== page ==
June in Thailand: The Elephant Trek

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Over lunch, one of the villagers lounged around smoking his pipe as we slurped down our noodles. We wondered why as he didn’t make any contact at all with us. No one else in the village came into the hut, not even inquisitive children.

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It was only after lunch when we set off that we realised that the mystery man was our mahout! Jare told us that there was only one elephant this time because the rest were turned out to feed. We had this handsome female to take us for a little spin round the jungle.

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But first we had to walk own our own two feet for a little while so the poor elephant wouldn’t be too tired out. The path took us through more hilly forest and yet more padi fields.

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The  Danish couple went first, spending a good hour on the elephant. When it was time to swap, they jumped down quickly and strangely, neither wanted to continue on with the ride.  Tom didn’t want to take the elephant because of his issues with animal welfare. So it was just me.
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After 15 minutes, I was ready to call it quits. Going up wasn’t too bad as the elephant plodded along the forest path. All that happened was that her ears flapped the horseflies around, occasionally slapping my mud-encrusted feet and I got frequent bashes on the face from twigs and branches. And she must have had a dribbly nose because she snorted a few times, spraying me with a fine mist of what I hope wasn’t elephant snot. However, when the path starting trailing downwards, I had to hang on for dear life to the bamboo howdah, wondering desperately why there wasn’t a seatbelt of some sort to stop me from being flung forward over her head. Branches were still slapping me on the head and horseflies were still trying to get at me. I turned back and looked imploringly at Jare who was leading the rest on foot. Thankfully, he signalled a stop after half an hour and I got off the elephant in double quick time.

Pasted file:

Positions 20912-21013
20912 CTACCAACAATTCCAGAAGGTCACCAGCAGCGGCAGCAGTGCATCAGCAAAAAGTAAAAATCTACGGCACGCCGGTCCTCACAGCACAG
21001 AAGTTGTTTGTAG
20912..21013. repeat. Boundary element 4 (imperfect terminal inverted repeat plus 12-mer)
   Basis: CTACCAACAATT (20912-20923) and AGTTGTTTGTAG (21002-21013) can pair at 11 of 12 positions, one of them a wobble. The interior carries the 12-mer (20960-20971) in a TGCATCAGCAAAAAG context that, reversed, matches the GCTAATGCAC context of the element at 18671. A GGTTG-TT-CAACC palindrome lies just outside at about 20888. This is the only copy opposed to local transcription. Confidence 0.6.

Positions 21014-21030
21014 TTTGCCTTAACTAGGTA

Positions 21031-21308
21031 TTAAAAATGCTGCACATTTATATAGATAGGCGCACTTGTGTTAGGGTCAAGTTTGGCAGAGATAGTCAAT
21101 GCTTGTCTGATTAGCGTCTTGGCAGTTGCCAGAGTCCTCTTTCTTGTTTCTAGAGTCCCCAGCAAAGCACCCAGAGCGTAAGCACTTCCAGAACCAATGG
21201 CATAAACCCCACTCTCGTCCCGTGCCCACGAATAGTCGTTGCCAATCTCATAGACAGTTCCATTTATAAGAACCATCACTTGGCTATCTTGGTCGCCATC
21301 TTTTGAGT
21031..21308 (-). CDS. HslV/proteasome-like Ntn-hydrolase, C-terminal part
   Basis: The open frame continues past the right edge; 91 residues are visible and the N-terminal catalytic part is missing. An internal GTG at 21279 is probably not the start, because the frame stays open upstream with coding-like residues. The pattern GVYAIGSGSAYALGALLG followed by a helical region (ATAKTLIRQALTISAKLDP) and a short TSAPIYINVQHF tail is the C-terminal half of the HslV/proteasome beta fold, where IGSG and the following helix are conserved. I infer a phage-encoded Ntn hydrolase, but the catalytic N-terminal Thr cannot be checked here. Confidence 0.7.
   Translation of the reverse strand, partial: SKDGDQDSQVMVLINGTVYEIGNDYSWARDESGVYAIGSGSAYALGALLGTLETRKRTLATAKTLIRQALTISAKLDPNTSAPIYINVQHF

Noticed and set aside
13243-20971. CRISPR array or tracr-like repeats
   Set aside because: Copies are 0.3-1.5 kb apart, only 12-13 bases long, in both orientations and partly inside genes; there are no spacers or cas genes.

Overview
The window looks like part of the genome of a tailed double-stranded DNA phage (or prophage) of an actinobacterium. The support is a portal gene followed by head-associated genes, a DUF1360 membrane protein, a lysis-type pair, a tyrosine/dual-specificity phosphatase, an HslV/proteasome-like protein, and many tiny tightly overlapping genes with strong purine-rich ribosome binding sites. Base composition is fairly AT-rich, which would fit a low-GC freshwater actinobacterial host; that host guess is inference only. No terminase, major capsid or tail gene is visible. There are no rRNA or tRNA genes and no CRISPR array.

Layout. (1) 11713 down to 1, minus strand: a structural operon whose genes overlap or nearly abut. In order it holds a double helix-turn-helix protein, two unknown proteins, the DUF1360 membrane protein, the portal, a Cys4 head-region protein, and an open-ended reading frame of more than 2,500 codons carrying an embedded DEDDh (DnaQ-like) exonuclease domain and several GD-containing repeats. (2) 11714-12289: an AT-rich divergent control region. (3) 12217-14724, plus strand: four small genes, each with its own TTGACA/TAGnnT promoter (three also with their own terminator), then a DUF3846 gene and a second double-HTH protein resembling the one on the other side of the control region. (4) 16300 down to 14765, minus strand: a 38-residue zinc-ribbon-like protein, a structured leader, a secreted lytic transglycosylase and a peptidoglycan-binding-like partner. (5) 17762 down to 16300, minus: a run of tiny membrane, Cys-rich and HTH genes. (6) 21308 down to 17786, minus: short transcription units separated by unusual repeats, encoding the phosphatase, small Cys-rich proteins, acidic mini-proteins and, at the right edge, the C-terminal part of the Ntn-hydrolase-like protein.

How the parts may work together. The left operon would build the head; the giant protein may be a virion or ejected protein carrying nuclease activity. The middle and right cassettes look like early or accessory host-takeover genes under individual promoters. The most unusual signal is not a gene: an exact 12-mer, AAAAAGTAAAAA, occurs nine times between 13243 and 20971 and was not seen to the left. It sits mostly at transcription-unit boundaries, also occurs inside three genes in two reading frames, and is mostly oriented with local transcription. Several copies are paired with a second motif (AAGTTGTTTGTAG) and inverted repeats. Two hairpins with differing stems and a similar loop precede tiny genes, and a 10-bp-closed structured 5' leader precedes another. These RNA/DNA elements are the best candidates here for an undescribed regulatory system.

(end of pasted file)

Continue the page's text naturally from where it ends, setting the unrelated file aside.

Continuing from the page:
It was lovely to get back on my feet again and we continued onwards to the final village where we’d spend the night, enjoying the views all the way.